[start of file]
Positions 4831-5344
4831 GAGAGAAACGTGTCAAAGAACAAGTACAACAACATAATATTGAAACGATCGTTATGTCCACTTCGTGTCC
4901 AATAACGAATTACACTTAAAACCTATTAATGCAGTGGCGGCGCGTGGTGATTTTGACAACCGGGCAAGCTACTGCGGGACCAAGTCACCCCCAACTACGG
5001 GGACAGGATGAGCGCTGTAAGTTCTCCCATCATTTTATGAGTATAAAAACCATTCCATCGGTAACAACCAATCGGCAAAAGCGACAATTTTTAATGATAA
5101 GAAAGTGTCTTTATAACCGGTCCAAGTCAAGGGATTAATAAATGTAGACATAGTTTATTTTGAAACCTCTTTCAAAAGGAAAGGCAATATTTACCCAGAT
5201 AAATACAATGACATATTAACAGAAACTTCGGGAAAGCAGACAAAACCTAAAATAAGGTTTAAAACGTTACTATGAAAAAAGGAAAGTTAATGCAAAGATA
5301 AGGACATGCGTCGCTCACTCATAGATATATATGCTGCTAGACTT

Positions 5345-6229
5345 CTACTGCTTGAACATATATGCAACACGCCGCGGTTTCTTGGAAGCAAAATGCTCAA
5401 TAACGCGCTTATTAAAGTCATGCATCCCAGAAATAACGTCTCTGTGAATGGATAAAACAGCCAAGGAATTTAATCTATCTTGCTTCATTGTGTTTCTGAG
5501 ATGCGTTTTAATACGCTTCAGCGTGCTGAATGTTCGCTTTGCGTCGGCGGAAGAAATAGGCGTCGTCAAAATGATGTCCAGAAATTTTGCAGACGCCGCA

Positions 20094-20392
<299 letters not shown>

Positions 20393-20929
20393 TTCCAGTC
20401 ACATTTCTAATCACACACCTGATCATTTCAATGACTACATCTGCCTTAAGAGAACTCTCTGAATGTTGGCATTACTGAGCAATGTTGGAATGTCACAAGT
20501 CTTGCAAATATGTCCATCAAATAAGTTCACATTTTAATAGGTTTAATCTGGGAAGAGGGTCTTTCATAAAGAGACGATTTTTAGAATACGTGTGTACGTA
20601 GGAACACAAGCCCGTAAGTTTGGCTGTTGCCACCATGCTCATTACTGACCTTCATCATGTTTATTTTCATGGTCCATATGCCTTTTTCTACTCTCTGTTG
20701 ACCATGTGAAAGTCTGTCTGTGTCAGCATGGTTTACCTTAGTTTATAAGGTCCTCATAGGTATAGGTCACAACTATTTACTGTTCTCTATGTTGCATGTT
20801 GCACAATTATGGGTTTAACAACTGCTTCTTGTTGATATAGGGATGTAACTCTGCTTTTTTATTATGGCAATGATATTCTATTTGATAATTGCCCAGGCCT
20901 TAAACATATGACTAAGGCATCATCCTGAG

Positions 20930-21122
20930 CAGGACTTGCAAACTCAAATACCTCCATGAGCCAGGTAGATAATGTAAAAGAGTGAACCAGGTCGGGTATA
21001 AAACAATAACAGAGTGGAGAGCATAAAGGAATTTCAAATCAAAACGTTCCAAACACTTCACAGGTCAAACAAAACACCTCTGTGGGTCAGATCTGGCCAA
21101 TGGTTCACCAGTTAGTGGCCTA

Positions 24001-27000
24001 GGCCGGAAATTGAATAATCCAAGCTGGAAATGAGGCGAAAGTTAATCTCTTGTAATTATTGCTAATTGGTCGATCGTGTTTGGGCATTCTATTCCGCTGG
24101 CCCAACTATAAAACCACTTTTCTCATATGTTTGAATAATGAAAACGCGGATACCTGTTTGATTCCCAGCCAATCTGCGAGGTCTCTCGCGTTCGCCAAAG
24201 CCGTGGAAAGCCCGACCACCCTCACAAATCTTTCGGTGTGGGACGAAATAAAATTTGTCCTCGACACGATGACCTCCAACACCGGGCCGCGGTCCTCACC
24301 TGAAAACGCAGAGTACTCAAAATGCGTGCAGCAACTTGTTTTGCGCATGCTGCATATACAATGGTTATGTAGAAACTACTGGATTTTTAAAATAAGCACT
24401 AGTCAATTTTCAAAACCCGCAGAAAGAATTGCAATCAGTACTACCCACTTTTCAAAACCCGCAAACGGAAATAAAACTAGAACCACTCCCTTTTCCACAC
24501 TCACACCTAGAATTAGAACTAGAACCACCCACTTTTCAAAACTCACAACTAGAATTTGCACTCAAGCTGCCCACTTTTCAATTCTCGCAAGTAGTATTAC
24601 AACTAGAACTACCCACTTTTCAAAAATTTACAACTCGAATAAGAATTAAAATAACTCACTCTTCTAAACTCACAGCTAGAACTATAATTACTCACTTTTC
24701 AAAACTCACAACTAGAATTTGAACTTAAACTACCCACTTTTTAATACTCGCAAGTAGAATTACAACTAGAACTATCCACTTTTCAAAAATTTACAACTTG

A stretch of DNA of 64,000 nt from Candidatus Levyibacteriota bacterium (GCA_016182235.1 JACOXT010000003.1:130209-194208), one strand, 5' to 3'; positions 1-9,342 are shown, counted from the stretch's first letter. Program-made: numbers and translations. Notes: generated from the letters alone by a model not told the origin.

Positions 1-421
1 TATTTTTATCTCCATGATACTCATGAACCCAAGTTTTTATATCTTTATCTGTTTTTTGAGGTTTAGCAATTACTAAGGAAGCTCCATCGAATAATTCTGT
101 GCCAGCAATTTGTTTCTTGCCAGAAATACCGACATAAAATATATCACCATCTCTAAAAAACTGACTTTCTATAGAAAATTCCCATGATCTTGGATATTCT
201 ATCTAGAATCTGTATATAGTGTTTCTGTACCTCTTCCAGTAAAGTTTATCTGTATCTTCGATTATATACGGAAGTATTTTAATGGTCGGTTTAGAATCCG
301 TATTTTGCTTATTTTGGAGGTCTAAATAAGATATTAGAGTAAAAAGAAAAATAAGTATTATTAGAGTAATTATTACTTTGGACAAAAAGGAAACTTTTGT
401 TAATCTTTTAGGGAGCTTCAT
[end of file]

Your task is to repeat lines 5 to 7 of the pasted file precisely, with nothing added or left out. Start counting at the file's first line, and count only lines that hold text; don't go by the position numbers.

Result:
5101 GAAAGTGTCTTTATAACCGGTCCAAGTCAAGGGATTAATAAATGTAGACATAGTTTATTTTGAAACCTCTTTCAAAAGGAAAGGCAATATTTACCCAGAT
5201 AAATACAATGACATATTAACAGAAACTTCGGGAAAGCAGACAAAACCTAAAATAAGGTTTAAAACGTTACTATGAAAAAAGGAAAGTTAATGCAAAGATA
5301 AGGACATGCGTCGCTCACTCATAGATATATATGCTGCTAGACTT